Recently we all experienced the death of a legend; the discontinuation of Kodachrome film. Several years ago we also witnessed as Polaroid decided to stop creating their trademark instant film. As many loyal Polaroid users know, this wasn't the final nail in the coffin. Alas, The Impossible Project saved the day! Producing instant film for Polaroid cameras in a reclaimed Polaroid factory in the Netherlands, The Impossible Project has made the trademark film available once again. With monochrome and color film for Polaroid, a once closed chapter in photography has been opened again. Such serendipity! Or so we are led to believe...
I recently got my hands on both the PX100 monochromatic and PX 70 Color Shade Push films from The Impossible Project. The film packs are similar to the Polaroids of yore, albeit with some flashy upgrades. The dark-slide is no longer a thing of pure necessity and has been adorned with clever quips and artwork. The film itself also differs from what you may remember. All films from The Impossible Project are light sensitive, and must be immediately protected from any light exposure once ejected from the camera. This is a bit difficult since the cameras themselves aren't the most ergonomic design. The PX100 is even more burdensome as it is also sensitive to colder temperatures. When shooting in colder weather you not only have to consider shielding your photo from light, but also keep it warm enough to expose correctly. If not, you may be left with a completely white image. These peculiarities aside, I gave them a go.
My initial response to the film is rather tepid. The film requires your attention to be in several different places at once. Not only do you have to frame your shot, but also hold the camera in such a way that you are able to release the shutter button as well as cover the photo as it is being ejected. Not an easy task, albeit I have only had a few opportunities to improve my technique. Instructions are available on The Impossible Project's website for light protectors that are easily made and attached to the front end of a Polaroid. If you are like me and are reluctant to shoot with a makeshift snoot on the front end of your camera; you are left between a rock and a hard place Moreover, there are persisting problems that The Impossible Project faces regarding "sticky packs" and low batteries. During shipping there is often settling and sticking together of the film. The problem is easily fixed by simply tapping the pack of film as you would a pack of cigarettes against your hand, releasing the film from one another and allowing them to release easily when ejected. However, when coupled with the problem of low batteries, there is no solution and you are left with an unusable pack of film. I learned this the hard way, fumbling and tapping the pack on just about any hard surface I could find; finally realizing that the pack just wasn't going to work. The Impossible Project understand that this has been a recurring and persistent problem with their product, and do offer customer support. I will soon find out the extent of their support.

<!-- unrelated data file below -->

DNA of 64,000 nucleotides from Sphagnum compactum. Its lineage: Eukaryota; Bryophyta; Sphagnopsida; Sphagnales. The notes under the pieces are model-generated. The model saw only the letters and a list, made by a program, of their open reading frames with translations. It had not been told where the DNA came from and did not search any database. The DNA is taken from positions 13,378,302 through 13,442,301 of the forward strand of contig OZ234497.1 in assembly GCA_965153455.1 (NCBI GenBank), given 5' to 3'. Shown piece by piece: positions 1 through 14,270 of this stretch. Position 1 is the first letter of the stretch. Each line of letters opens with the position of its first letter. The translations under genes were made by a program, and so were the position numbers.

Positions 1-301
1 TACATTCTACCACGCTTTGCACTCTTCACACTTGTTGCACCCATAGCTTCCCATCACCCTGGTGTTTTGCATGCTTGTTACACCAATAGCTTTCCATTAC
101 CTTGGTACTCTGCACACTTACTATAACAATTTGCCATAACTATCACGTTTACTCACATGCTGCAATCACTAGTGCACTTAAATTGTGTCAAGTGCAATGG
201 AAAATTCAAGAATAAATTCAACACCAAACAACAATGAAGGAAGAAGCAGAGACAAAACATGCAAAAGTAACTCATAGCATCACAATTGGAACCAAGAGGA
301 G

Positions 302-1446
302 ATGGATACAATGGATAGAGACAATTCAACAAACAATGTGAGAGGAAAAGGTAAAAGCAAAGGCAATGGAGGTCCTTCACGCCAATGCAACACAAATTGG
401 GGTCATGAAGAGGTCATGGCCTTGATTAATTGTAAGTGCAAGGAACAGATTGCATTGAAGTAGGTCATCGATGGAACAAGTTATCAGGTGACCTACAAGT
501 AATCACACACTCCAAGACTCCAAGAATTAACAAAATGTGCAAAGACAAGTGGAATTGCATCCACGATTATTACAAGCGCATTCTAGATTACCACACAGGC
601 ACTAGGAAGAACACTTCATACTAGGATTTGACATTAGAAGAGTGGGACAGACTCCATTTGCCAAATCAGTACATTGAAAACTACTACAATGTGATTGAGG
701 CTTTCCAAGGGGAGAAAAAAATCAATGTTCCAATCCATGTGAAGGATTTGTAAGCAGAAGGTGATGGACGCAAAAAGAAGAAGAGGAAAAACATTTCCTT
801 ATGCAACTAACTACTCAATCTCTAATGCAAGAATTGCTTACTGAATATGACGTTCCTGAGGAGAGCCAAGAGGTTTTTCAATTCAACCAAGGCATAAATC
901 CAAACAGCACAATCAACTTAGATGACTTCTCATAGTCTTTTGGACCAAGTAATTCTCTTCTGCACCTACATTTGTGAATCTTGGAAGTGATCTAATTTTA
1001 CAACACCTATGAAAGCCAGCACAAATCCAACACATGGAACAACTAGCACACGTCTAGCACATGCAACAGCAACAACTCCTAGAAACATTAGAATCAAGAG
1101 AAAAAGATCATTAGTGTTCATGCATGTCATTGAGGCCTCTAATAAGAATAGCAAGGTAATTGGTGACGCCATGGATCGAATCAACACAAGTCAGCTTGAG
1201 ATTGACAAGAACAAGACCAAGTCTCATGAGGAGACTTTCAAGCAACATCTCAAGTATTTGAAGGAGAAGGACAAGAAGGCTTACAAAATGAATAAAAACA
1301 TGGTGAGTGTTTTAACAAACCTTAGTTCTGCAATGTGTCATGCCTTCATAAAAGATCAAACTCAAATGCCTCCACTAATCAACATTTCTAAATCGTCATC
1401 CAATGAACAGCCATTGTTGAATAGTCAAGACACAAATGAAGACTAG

After struggling with the PX100 film I popped in my pack of PX 70 Color Shade film, fingers crossed that this pack would work. Hark! My first somewhat successful photo on Impossible Project film. Although it isn't the easiest film to use, it is essentially the most affordable (at around $3.00 an exposure no less) Polaroid film available. If I could get my hands on a $20 pack of Time Zero, I would. Until that day comes, The Impossible Project will satisfy the desire for instant Polaroid pleasure.